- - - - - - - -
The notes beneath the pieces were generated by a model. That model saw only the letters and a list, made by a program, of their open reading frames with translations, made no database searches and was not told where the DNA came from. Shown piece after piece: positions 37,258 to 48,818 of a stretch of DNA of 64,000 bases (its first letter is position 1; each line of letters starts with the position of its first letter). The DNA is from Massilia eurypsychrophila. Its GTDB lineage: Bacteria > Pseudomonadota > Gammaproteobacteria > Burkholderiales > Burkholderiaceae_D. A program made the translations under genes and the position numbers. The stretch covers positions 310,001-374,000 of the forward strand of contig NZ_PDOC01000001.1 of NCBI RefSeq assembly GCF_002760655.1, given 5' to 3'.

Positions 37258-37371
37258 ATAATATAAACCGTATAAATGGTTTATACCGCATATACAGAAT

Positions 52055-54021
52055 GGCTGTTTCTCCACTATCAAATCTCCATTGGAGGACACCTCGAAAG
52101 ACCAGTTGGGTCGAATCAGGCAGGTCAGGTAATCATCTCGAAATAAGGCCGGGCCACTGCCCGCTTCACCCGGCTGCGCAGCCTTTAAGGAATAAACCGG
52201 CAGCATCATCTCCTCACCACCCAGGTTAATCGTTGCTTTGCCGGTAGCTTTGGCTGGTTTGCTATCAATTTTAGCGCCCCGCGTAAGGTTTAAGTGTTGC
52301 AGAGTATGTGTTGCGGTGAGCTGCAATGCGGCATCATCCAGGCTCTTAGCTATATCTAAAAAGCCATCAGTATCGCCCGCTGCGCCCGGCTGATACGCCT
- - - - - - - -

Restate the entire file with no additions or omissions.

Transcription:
The notes beneath the pieces were generated by a model. That model saw only the letters and a list, made by a program, of their open reading frames with translations, made no database searches and was not told where the DNA came from. Shown piece after piece: positions 37,258 to 48,818 of a stretch of DNA of 64,000 bases (its first letter is position 1; each line of letters starts with the position of its first letter). The DNA is from Massilia eurypsychrophila. Its GTDB lineage: Bacteria > Pseudomonadota > Gammaproteobacteria > Burkholderiales > Burkholderiaceae_D. A program made the translations under genes and the position numbers. The stretch covers positions 310,001-374,000 of the forward strand of contig NZ_PDOC01000001.1 of NCBI RefSeq assembly GCF_002760655.1, given 5' to 3'.

Positions 37258-37371
37258 ATAATATAAACCGTATAAATGGTTTATACCGCATATACAGAAT

Positions 52055-54021
52055 GGCTGTTTCTCCACTATCAAATCTCCATTGGAGGACACCTCGAAAG
52101 ACCAGTTGGGTCGAATCAGGCAGGTCAGGTAATCATCTCGAAATAAGGCCGGGCCACTGCCCGCTTCACCCGGCTGCGCAGCCTTTAAGGAATAAACCGG
52201 CAGCATCATCTCCTCACCACCCAGGTTAATCGTTGCTTTGCCGGTAGCTTTGGCTGGTTTGCTATCAATTTTAGCGCCCCGCGTAAGGTTTAAGTGTTGC
52301 AGAGTATGTGTTGCGGTGAGCTGCAATGCGGCATCATCCAGGCTCTTAGCTATATCTAAAAAGCCATCAGTATCGCCCGCTGCGCCCGGCTGATACGCCT